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The Classification of Stellar Spectra

- The Formation of Spectral Lines
- The Hertzsprung-Russell Diagram

Midterm Exam

Midterm Thursday February 21 (chapters 1-6)

A review session will be held during the regularly scheduled lecture time on Tuesday February 19.

Stellar Spectra

The spectra of stars contain much information about the properties of stars….What can be learned? First need to observe…Then classify/categorize

The Spectral Types of Stars

- “Spectral Taxonomy”
- Temperature Sequence
- OBAFGKM-LT
- 10 Subdivisions
- A0-A9,B0-B9
- Annie Jump Cannon classified some 200,000 spectra between 1911-1914,Results collected into the Henry Draper Catalogue (Betelgeuse = HD39801)

Spectral Lines

- Balmer lines are associated with electronic transitions in Hydrogen atom’s first excited state n=2. Balmer lines reach their maximum “intensity” in the spectra of A0 stars with T=9250 K
- Neutral Helium lines are strongest for B2 stars with T=22,000K
- Singly ionized calcium are most intense for K0 stars with T=5250 K
- Another fine astronomical convention: METAL is any element heavier than helium!!!!!!

Understanding Spectral Lines

Need to understand…

- The atom
- Statistical Mechanics

First excited state occupancy for hydrogen atom from Boltzmann Equation

Atomic Transitions

Boltzmann Energy Distribution

Saha Ionization Equation

Stellar Spectral Lines

- Why do spectral lines depend upon temperature?
- Populations of various atomic states depends upon temperature
- Degeneracy of levels
- Stage of Ionization
- Depends on Pressure and density…
- Depends somewhat on composition of star as well

Maxwell-Boltzmann Velocity Distribution

- http://www.chm.davidson.edu/chemistryapplets/KineticMolecularTheory/Maxwell.html

The root-mean-squared is the square root of the average value of v2

Maxwell-Boltzmann Velocity Distribution

Example 8.1.1 Determine the fraction of hydrogen atoms in a gas at T=10,000 K with speeds between v1 and v2

The Boltzmann Equation

The probability distribution of a system occupying a given energy state may be described by the Boltzmann Factor…

T=85,000K n2=n1….for Hydrogen atom

But what about Ionization?

http://hyperphysics.phy-astr.gsu.edu/hbase/quantum/disfcn.html#c3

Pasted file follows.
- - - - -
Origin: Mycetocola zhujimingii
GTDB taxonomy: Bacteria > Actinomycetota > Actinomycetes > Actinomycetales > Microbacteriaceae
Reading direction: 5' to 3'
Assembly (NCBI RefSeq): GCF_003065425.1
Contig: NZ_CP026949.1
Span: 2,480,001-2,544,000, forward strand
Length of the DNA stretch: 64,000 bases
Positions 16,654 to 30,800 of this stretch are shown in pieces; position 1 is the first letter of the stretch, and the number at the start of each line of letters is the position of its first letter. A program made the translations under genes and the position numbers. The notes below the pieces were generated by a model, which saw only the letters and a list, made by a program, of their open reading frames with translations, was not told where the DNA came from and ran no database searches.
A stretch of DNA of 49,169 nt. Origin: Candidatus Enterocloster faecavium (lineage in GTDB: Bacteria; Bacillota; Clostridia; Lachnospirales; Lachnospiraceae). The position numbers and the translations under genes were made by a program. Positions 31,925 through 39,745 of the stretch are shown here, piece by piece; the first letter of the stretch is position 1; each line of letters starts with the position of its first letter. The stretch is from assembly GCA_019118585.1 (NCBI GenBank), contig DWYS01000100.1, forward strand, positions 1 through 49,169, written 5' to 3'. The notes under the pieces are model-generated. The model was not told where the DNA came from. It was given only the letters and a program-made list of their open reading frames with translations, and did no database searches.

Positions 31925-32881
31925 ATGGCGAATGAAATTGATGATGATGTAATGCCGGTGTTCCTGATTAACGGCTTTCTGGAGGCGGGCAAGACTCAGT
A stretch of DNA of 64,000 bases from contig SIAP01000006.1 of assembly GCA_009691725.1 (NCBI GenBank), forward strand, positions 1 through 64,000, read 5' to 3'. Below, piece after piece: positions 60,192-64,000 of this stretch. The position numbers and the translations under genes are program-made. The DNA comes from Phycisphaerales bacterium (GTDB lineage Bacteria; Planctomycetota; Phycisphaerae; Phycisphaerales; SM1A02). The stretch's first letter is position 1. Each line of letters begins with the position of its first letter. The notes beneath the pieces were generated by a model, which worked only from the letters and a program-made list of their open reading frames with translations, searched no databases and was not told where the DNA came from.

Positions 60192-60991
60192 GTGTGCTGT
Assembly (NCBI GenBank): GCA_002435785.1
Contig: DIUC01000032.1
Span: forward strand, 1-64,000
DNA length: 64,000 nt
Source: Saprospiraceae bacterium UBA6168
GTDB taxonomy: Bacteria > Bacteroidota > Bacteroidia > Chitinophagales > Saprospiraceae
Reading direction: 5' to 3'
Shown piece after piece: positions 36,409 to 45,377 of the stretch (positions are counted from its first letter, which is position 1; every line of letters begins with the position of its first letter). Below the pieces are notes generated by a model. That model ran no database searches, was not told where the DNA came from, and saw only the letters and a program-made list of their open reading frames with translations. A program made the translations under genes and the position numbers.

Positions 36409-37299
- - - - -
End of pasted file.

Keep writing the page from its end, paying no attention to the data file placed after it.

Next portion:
The Boltzmann Equation

Example 8.1.3 At what temperature does N2=N1 for hydrogen ???

Boltzmann Equation

Degeneracy of levels

But… Balmer lines reach maximum intensity at T~9520K!!

What gives?

The Saha Equation

- Ionization levels depend on:
- Temperature
- Density/Pressure
- Ionization Energy from given level
- Degeneracy of levels
- Saha Equation (links)
- http://en.wikipedia.org/wiki/Saha_equation
- http://www.aoc.nrao.edu/~smyers/courses/astro12/L9.html
- http://www.ifa.hawaii.edu/users/kud/teaching/6.Stellar_spectra.pdf

Number of Excited Hydrogen Atoms

- Convolution of Boltzmann and Saha Equations
- Maximum occurs at 9500K due to lack of un-ionized atoms above this temperature

Dependence of Spectral Lines vs. Temperature

Line Strength for each element (and ionization level) depends upon temperature as shown above….

Hertzsprung-Russell diagram

- Astronomers started to notice that O stars tended to be brighter and hotter than the other stars.
- With the Mass-Luminosity relation it was noted that O stars were more massive as well
- This led to a theory of stellar evolution that stated that stars began their lives as O stars and as they age became cooler,dimmer and less massive…This theory is no longer accepted…
- http://www.mhhe.com/physsci/astronomy/applets/Hr/frame.html

Hertzsprung-Russell diagram

- Ejnar Hertzsprung (1873-1967) Danish Engineer and amateur astronomer
- 1905 publication confirming correlation between luminosity and spectral type
- Noticed that type G and later stars could have a range of luminosities…The brighter stars of these classes were GIANTS in order to achieve their brightness at the lower flux at lower temperatures

Hertzsprung-Russell diagram

- Henry Norris Russell independently came to the same conclusions as Hertzsprung …but made a graph!!!!

The Hertzsprung-Russell Diagram

H-R diagram

- Many more stars plotted today…!!!

H-R diagram

- Categories
- Main Sequence
- “Adult”
- Stable
- Hydrogen core burning
- Supergiants
- 1000x bigger than Sun
- Unstable (Betelgeuse 2070 day period 700-1000 x Rsun)
- Giants
- White Dwarfs
- Example 8.2.1

Morgan-Keenan Luminosity classes

- Subtle variations in the line widths of spectra can be found for stars with similar effective temperatures but differing luminosities…canbe used for classification

Spectroscopic Parallax

- Can use H-R diagram to estimate absolute brightness of star given its spectral type
- Use apparent brightness and distance modulus formula
- To obtain distance
- Scatter of +/- 1 magnitude results in factor of 1.6 uncertainty in distance

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